I spoke at the Western Foodservice & Hospitality Expo last week regarding marijuana in the workplace and employer’s right to test for and prohibit the use of marijuana. While employers generally still have the right to test employees for and prohibit marijuana in the workplace, employee’s still have privacy interests that employers need to aware of. For example, Article I, Section I of the California Constitution guarantees citizens a right of privacy:
All people are by nature free and independent and have inalienable rights. Among these are enjoying and defending life and liberty, acquiring, possessing, and protecting property, and pursuing and obtaining safety, happiness, and privacy.
This right to privacy carries over to the workplace, but is even more protected when the employee is conducting personal activities during non-working hours. On top of this general right to privacy, there are statutory protections provided to employees as well. Below is a list of items concerning employee conduct that cannot be regulated by an employer under California law:
- Employers cannot prohibit employees from discussing or disclosing their wages, or for refusing to agree not to disclose their wages. Labor Code Sections 232(a) and (b).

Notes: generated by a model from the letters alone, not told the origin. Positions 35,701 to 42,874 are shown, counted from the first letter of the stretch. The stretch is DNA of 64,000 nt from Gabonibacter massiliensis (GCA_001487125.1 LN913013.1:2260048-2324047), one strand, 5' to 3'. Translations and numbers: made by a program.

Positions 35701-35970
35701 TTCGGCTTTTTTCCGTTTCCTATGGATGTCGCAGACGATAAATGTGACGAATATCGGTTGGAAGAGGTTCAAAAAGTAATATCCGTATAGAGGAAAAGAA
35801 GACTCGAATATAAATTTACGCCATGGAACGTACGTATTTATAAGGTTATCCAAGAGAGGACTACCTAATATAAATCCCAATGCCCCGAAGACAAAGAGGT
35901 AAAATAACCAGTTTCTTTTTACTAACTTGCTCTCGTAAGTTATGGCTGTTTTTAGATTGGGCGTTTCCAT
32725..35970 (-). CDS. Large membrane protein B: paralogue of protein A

- Employers cannot require that an employee refrain from disclosing information about the employer’s working conditions, or require an employee to sign an agreement that restricts the employee from discussing their working conditions. Labor Code Section 232.5.
- Employers may not refuse to hire, or demote, suspend, or discharge and employee for engaging in lawful conduct occurring during nonworking hours away from the employer’s premises. Labor Code Section 96(k).
- Employers cannot adopt any rule preventing an employee from engaging in political activity of the employee’s choice. Labor Code Sections 1101 and 1102.
- Employers cannot prevent employees from disclosing information to a government or law enforcement agency when the employee believes the information involves a violation of a state or federal statute or regulation, which would include laws enacted for the protection of corporate shareholders, investors, employees, and the general public. Labor Code Section 1102.5.